My visit to Częstochowa

For a long time I have been looking forward to visiting Częstechowa. This wish has been reinforced after I had heard a story about a good friend’s story whose father was in Treblinka and made it as he had participated in the upraising and succeeded in escaping. This is a town that has a special importance for the Poles because of the Black Madonna saving the Poles on different occasions.

Częstochowa has a wonderful Jewish Museum – small but very informative and well presented. As one can imagine I was the only visitor with an extremely high interest in the exhibition. The woman working there was very helpful with the location of several places and gave me a little booklet about Jewish places in Częstochowa for free. For me things like this little booklet are like little diamonds.

The Museum gives detailed information about Jewish life in town: chronologically and in different subjects. The exhibition was designed by former Jewish inhabitants and Holocaust survivors like Samuel Willenberg who created a sculpture “Father helping his son take off his shoes”. It was not only this exhibition but also the powerful Holocaust Memorial on ulica Strażacka 19 created by the same Samuel Willenberg which was initiated by the World Committee of the Jews of Częstochowa and their descendants. Near to it I saw a plastic sheet fencing some ruins and bushes and depicting orthodox Jews marching towards the train (while people on black background).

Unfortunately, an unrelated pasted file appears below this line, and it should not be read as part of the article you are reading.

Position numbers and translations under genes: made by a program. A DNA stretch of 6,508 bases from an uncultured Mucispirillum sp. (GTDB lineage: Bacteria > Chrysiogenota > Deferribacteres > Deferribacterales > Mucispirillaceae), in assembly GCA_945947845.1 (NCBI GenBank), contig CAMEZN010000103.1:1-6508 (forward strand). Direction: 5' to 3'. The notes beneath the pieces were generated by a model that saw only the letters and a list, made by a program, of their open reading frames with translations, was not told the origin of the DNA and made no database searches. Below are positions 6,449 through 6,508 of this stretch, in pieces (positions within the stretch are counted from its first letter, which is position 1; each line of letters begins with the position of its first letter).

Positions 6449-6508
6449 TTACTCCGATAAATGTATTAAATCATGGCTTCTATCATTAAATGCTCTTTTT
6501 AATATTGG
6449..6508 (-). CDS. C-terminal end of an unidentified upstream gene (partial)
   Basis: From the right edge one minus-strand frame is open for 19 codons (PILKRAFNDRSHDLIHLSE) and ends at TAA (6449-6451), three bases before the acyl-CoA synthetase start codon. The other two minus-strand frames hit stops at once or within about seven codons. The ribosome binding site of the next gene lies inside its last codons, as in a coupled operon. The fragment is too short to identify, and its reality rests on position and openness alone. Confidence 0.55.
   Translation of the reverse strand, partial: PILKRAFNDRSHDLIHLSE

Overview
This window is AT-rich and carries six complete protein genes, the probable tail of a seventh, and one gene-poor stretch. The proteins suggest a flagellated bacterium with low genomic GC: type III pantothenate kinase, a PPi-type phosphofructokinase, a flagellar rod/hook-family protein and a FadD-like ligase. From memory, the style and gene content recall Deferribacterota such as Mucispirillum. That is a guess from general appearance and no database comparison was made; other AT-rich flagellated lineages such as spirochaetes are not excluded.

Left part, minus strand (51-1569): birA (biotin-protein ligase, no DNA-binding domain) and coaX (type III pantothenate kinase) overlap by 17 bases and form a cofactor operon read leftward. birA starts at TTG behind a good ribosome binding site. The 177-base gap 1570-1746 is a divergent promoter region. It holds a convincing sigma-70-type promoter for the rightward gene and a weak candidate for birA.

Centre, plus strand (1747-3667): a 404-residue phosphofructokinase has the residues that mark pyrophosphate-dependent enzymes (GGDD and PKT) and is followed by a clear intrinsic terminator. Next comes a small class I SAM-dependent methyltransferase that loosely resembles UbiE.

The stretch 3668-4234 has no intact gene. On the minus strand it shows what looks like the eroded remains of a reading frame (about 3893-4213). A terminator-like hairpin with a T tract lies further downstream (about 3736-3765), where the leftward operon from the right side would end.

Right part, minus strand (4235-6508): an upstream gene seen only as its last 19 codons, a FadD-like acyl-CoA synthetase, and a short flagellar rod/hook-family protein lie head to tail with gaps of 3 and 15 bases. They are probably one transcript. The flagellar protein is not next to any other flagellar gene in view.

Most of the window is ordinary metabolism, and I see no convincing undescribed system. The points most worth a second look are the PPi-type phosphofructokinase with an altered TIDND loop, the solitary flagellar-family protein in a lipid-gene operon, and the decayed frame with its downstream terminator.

I have no idea and could not get any information about when and by whom this fence had been put up. While I was taking pictures all of a sudden a young man – hard to say how old he was but I guess a teenager – came and sat down on the bench in front of the memorial playing with his mobile phone leaving the memorial behind his back. Who at all takes note of all these places, who is coming to see them and what does the local population thinks of them?
I was overwhelmed by the poem at the wall to the ruins of the former Pelcery factory where Jews worked as forced laborers.

The poem was written by an unknown in the Ghetto in 1941:

I am a human being
From tomorrow on I will be sad tomorrow
Today nevertheless I am happy
Why to be sad why?
Because of so much unfavorable wind?
Therefore I have to worry about tomorrow?
Maybe tomorrow the sky will clear up
Maybe the sun will already shine
And there won’t be any reason to be sad
From tomorrow on I will be sad tomorrow
But today, today I am happy
And tell every sad day
From tomorrow on I will be sad tomorrow
Not today

I left Częstochowa with a sad feeling because once more I realised that also this Jewish community dating back to 1620 and 1631 is completely gone. Jews will not come back.

If possible stay overnight because there is quite a lot to see especially if you plan to visit the Jewish cemetery which is hard to find and a bit further away from downtown. In case you have only one day we should focus on the highlights.

September 2018